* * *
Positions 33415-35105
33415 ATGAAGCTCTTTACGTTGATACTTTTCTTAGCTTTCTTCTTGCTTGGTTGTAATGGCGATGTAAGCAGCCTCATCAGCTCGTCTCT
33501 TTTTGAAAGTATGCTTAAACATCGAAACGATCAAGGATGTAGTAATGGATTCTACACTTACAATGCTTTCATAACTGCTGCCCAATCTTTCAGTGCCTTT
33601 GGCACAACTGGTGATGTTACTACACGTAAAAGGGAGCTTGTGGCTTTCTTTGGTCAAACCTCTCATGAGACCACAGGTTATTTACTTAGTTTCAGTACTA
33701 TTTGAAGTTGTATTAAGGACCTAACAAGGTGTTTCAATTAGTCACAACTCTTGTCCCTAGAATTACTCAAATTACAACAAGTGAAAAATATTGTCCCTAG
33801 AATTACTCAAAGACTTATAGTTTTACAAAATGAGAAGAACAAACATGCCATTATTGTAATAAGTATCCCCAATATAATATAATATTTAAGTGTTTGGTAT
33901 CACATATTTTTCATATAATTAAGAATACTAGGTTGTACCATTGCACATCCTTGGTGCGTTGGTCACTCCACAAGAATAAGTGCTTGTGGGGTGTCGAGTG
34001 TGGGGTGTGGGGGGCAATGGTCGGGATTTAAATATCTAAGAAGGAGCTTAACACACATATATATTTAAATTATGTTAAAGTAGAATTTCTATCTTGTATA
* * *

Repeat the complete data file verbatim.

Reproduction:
Positions 33415-35105
33415 ATGAAGCTCTTTACGTTGATACTTTTCTTAGCTTTCTTCTTGCTTGGTTGTAATGGCGATGTAAGCAGCCTCATCAGCTCGTCTCT
33501 TTTTGAAAGTATGCTTAAACATCGAAACGATCAAGGATGTAGTAATGGATTCTACACTTACAATGCTTTCATAACTGCTGCCCAATCTTTCAGTGCCTTT
33601 GGCACAACTGGTGATGTTACTACACGTAAAAGGGAGCTTGTGGCTTTCTTTGGTCAAACCTCTCATGAGACCACAGGTTATTTACTTAGTTTCAGTACTA
33701 TTTGAAGTTGTATTAAGGACCTAACAAGGTGTTTCAATTAGTCACAACTCTTGTCCCTAGAATTACTCAAATTACAACAAGTGAAAAATATTGTCCCTAG
33801 AATTACTCAAAGACTTATAGTTTTACAAAATGAGAAGAACAAACATGCCATTATTGTAATAAGTATCCCCAATATAATATAATATTTAAGTGTTTGGTAT
33901 CACATATTTTTCATATAATTAAGAATACTAGGTTGTACCATTGCACATCCTTGGTGCGTTGGTCACTCCACAAGAATAAGTGCTTGTGGGGTGTCGAGTG
34001 TGGGGTGTGGGGGGCAATGGTCGGGATTTAAATATCTAAGAAGGAGCTTAACACACATATATATTTAAATTATGTTAAAGTAGAATTTCTATCTTGTATA